damage‘, it has beenproposedto provide an outer
cover oi soft vul'cani'sed, rubber in. the formiof a 15 .ebonite to cracl'g, the, lining which remains‘ soft
after vulcanisati'on acts as‘ if? it were‘ loose and
liquid-tight bag, which is slipped over the con
unattached. to the" eboni'te.
tainer after manufacture. To avoid sagging, the
The invention further comprises anchoring‘ the
method. invofves the stretching. of the rubber bag
ebonite to the lining at. the open‘ end- of the con
to a limited extent which, accelerates ageing: of?
vulcanised. rubber; When ribs, pads or other 20 tainer or; at an. opening or branch upon the con
tainer by omitting the ?lling or interply between
spacing devices are provided- on- the exterior of
thelining. and ebonite at. such part or parts.
the walls 013 thecontainer in order thataventila
container.
v
~
The invention further comprises the method of
tion space shall exist between adjacent contain
producing alined ebonite. container in‘ which; a
ers, the rubber bag detracts liirom- neatness- and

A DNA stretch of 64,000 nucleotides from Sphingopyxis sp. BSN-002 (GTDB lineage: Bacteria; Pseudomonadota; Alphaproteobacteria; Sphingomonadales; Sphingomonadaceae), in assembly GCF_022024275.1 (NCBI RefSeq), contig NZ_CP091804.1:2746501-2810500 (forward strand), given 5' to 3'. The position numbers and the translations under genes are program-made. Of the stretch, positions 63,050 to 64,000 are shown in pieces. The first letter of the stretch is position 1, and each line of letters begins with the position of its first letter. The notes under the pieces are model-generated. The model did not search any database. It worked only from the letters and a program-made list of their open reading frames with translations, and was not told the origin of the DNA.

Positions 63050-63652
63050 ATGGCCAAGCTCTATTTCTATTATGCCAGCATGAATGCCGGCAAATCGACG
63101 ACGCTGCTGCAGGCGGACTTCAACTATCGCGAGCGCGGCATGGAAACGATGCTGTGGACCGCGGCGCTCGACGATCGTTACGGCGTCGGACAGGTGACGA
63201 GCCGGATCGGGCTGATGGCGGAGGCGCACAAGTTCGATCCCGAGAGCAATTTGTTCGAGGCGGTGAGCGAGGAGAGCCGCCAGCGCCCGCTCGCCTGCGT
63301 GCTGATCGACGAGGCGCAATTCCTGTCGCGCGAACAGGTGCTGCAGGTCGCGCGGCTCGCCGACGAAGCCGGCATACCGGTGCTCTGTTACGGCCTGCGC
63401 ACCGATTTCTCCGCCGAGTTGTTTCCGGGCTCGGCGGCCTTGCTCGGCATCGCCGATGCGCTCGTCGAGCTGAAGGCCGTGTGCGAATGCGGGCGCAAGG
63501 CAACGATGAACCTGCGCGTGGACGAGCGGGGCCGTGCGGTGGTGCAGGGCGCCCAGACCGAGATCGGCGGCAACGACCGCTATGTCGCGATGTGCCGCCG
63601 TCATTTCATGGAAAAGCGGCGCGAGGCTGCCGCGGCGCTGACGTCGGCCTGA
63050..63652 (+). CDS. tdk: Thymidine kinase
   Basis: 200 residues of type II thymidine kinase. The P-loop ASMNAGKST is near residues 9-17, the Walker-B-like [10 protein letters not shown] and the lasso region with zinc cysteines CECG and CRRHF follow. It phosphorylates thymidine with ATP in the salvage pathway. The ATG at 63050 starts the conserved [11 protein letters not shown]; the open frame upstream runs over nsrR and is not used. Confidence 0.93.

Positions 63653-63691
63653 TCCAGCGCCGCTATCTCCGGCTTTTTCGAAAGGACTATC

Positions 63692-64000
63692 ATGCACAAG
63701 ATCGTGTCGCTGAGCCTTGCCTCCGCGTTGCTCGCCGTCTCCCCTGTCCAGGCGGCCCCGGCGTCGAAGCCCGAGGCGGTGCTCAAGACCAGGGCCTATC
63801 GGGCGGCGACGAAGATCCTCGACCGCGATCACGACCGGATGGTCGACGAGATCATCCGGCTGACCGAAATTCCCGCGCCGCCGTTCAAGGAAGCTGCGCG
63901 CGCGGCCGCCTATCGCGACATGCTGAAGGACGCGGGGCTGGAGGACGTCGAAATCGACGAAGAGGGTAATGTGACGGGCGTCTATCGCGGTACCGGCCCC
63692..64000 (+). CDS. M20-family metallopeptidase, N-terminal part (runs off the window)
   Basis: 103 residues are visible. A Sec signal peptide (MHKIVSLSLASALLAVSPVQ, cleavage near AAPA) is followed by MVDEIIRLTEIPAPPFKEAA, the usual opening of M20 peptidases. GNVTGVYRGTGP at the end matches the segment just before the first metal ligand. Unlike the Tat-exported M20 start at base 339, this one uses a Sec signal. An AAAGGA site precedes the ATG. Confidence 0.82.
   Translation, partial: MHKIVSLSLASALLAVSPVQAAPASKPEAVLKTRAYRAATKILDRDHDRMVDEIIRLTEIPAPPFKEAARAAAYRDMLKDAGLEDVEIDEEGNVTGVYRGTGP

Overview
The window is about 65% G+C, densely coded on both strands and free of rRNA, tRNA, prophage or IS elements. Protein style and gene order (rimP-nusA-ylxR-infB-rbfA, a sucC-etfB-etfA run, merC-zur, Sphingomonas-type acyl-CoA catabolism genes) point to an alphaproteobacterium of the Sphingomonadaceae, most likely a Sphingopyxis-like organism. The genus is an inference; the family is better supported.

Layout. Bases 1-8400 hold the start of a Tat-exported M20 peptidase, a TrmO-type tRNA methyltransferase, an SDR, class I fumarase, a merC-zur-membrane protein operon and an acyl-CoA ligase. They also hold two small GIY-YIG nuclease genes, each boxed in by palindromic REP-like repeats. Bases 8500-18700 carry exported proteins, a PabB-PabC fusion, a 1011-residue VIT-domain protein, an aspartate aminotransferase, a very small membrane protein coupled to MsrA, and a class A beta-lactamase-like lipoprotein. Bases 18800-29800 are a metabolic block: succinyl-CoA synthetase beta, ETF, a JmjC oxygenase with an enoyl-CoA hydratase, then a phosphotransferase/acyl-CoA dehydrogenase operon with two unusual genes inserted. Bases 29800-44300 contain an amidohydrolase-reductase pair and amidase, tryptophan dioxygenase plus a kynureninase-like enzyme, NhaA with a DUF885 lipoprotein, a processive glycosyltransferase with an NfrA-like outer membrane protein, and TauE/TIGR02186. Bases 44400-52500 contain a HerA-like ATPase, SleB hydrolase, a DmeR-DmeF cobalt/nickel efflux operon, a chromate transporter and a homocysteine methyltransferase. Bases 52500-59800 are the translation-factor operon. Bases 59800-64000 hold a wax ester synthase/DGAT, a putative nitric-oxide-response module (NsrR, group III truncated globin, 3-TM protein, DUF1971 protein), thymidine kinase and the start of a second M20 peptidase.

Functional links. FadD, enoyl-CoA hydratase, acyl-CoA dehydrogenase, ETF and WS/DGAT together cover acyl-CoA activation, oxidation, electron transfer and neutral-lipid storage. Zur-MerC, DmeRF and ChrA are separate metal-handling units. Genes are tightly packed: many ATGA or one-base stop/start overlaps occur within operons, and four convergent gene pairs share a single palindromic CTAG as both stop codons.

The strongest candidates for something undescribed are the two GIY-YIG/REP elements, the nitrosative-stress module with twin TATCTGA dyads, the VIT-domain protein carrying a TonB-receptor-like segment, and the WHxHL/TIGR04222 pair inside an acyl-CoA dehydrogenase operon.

is disadvantageous inasmuch: as the ventilation- is 25 core or- former of external; shape. corresponding.
to- the- interior of- the container is covered: with
obstructed.‘
It has also been proposed. to provide a. rubber
bag which-is separately vulcanisedland ?tted into
a thin layer (which may be multi-plyl oil vul
canisable- soft rubber. mixture which» is, then cov
In this proposali the rubber is not"
ered partly or completely by a layer, or. layers
of» paper coated, though not: impregnated-,. with.
‘ stretched, and does: not obstruct ventilation butis
rubber solution. or a solution». ot a vulcanisable
the container after manufacture,-.thus acting. as a.
lining...
rubber mix», and driedrthe walls or the container
difficult to: manufacture‘ with adequate. dimeni
which are: made wholly or substantially or a
sional accuracy. It is also noteasy to ?t such a»;
vulcanisable eboni-te mixture’ being then built
bag. into position in a'relatively large, deep con-e
, upon’ the paper covering-v the: whole- being. rolled»